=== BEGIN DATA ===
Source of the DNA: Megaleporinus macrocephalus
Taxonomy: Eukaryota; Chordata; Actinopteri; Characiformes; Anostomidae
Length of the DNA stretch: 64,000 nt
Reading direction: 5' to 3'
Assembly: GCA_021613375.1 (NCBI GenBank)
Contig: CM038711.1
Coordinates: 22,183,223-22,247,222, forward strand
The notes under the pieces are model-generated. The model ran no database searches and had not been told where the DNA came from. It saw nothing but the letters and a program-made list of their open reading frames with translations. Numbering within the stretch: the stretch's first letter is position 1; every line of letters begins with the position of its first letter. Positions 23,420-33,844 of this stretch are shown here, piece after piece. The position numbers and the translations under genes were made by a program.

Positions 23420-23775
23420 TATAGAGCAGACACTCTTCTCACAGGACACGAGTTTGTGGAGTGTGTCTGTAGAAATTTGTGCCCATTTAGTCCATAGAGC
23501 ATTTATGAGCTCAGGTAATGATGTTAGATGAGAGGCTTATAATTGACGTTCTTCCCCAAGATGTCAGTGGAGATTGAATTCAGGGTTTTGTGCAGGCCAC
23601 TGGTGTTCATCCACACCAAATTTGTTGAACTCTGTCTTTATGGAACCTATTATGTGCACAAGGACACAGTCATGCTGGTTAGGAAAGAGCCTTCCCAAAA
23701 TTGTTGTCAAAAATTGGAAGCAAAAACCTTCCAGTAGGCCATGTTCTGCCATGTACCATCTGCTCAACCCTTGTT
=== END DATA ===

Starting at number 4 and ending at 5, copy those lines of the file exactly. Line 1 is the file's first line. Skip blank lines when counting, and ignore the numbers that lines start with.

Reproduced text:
Reading direction: 5' to 3'
Assembly: GCA_021613375.1 (NCBI GenBank)